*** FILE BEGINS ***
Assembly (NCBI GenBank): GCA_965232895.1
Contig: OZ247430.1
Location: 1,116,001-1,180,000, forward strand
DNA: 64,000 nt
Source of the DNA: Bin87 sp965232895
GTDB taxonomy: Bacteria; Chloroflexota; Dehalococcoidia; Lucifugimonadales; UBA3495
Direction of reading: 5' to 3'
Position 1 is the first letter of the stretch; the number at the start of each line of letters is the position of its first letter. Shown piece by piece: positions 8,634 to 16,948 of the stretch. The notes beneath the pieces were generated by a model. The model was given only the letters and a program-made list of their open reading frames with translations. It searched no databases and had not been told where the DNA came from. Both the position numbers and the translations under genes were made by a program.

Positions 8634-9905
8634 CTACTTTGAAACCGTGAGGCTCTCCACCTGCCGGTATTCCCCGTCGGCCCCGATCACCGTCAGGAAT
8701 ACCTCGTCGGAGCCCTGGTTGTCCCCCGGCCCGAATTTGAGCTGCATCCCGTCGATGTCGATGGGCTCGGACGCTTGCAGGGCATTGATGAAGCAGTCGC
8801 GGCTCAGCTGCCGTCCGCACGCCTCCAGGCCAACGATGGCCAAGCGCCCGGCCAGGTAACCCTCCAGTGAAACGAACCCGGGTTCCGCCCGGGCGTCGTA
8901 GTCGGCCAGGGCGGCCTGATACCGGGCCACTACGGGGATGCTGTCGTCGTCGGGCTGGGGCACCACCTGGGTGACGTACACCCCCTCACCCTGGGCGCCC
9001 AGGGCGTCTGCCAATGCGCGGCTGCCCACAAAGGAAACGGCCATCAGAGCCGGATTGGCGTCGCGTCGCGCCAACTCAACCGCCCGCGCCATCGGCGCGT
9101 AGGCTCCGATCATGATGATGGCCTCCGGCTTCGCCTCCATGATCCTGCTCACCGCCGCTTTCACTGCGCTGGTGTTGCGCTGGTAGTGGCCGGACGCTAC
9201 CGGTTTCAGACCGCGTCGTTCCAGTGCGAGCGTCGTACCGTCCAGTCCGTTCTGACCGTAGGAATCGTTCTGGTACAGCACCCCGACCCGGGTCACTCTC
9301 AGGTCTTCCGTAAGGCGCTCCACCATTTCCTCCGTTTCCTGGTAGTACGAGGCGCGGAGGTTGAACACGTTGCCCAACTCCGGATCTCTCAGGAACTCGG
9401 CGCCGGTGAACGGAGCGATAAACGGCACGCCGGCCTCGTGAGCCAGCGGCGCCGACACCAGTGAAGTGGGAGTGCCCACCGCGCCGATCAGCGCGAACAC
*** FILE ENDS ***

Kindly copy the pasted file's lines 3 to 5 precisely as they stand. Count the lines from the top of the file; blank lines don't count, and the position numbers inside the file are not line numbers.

Location: 1,116,001-1,180,000, forward strand
DNA: 64,000 nt
Source of the DNA: Bin87 sp965232895